Container loss incidents have drawn growing scrutiny from regulators due to the potential for air pollution from containerized cargoes, significantly plastics. In a brand new report, the UK MAIB warned that crew complacency could have performed a task in a container loss casualty off Scotland’s Orkney Islands.
On October 31, 2020, the Dutch feeder Francisca was beneath manner off Duncansby Head within the UK North Sea, sure for the Netherlands. A heavy storm was passing by the area, and Francisca encountered excessive waves.
Whereas pitching into the swells, Francisca shipped water over the bulwarks, and containers on deck had been hit by the seas. This brought about a stack collapse, and 34 containers had been misplaced over the facet. All however one had been empties, and solely a small quantity of cargo washed ashore. The ship and her crew had been unhurt and had been in a position to head for sheltered waters.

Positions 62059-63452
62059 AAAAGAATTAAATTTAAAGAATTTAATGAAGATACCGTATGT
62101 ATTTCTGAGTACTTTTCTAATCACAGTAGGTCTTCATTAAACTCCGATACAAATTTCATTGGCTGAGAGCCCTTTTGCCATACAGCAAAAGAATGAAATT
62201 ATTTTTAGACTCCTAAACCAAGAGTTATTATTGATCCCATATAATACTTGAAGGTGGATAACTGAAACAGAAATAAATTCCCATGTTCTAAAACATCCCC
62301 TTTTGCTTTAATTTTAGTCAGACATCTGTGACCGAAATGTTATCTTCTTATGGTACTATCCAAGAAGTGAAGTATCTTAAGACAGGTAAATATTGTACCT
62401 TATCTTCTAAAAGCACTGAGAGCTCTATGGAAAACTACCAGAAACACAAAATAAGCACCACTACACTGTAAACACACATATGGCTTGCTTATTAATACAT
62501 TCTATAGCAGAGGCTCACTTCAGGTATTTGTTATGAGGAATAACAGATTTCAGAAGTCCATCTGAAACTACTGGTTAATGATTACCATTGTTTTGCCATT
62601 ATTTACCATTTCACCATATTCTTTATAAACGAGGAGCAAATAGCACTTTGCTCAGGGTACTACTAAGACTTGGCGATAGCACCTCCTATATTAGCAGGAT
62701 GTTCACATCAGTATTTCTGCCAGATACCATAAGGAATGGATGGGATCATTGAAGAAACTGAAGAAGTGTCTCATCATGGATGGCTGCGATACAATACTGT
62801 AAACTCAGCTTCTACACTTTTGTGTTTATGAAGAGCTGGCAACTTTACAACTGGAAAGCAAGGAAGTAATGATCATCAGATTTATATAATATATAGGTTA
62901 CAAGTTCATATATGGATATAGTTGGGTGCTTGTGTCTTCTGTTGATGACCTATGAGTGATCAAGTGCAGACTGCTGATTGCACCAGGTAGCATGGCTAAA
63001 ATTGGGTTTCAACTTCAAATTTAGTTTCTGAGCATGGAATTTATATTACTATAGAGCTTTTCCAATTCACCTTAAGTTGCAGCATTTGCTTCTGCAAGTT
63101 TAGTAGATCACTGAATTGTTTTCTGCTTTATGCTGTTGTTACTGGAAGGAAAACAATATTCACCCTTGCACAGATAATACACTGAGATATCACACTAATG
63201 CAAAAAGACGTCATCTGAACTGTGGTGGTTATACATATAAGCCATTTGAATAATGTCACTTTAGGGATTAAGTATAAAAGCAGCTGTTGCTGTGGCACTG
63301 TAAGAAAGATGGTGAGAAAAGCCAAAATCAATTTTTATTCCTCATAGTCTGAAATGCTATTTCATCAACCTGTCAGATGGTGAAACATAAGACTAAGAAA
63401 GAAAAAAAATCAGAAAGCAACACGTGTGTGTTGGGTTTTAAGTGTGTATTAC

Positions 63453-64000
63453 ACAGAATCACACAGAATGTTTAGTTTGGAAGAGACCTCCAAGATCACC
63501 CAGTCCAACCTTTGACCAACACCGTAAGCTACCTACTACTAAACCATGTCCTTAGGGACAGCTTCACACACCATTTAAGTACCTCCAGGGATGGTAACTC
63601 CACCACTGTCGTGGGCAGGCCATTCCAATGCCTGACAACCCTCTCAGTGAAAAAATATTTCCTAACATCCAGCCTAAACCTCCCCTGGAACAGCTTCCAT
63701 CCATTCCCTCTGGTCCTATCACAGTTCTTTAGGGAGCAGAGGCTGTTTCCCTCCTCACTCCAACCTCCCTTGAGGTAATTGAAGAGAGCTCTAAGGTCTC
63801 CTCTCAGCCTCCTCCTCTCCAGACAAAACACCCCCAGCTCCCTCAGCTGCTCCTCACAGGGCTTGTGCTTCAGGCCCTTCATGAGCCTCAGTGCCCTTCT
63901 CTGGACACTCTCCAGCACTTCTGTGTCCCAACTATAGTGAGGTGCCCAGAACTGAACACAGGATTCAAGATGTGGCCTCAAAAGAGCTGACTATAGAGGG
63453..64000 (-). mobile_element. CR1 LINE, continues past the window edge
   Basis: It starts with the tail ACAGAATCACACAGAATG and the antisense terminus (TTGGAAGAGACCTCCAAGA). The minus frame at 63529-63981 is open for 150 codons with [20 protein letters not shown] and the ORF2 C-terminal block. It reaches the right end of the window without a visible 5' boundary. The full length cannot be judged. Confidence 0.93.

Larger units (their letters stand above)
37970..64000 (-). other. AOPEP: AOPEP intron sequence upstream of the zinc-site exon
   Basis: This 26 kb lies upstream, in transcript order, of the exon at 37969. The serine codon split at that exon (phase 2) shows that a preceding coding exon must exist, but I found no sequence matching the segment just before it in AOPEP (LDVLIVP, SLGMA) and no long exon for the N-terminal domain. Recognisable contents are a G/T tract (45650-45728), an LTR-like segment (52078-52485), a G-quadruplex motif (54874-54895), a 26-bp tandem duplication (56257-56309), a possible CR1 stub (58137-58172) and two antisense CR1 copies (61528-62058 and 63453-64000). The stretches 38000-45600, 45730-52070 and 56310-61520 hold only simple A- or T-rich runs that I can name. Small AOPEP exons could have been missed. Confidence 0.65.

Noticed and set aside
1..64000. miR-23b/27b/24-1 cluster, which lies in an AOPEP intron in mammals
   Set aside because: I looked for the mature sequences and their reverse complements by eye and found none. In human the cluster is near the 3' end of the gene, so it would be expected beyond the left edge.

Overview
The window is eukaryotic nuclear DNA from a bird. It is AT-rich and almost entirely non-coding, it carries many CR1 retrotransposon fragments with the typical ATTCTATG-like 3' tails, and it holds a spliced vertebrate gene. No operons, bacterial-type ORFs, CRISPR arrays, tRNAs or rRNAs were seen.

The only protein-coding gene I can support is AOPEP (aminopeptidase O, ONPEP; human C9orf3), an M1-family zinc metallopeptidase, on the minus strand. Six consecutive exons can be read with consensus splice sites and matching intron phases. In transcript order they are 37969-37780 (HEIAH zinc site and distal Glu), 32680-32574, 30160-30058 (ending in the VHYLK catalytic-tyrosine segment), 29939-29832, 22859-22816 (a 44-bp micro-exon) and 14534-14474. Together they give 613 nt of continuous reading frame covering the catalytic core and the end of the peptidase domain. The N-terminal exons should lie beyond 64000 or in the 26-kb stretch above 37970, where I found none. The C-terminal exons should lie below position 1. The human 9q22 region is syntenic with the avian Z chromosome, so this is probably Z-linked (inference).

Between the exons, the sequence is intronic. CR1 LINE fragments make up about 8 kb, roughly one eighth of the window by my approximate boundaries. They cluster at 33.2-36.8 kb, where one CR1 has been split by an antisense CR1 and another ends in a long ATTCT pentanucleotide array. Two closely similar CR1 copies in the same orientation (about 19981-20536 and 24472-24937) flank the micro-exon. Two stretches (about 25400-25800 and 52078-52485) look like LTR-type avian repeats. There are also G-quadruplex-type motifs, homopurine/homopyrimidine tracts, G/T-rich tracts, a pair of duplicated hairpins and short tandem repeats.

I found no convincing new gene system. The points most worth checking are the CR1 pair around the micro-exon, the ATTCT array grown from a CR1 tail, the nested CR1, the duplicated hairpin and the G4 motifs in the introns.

Based on MAIB’s preliminary evaluation, Francisca misplaced some pace and heading management when she hit every wave, exposing the deck cargo to inexperienced seas. This was sufficient to overload the lashings and topple the containers.
The company advised that the ship’s crew could have grow to be accustomed to the routine foul climate on the route between Iceland and the Netherlands, and so they could not have appreciated the chance of the scenario their ship was in. As well as, corrosion of the cargo lashing preparations and the absence of a breakwater on the bow could have contributed to the loss, MAIB mentioned.
“The whole lot is properly established and we’ve labored utterly in line with the principles,” mentioned Erik van der Wiel, director of ship supervisor VMS, chatting with RTV Noord after the casualty. “A storm brought about excessive waves. Because of this, water in all probability washed over the deck and the containers had been knocked overboard. Luckily, the crew was unhurt and the ship itself was not badly broken. It’s a dangerous scenario, with a very good consequence in the intervening time.”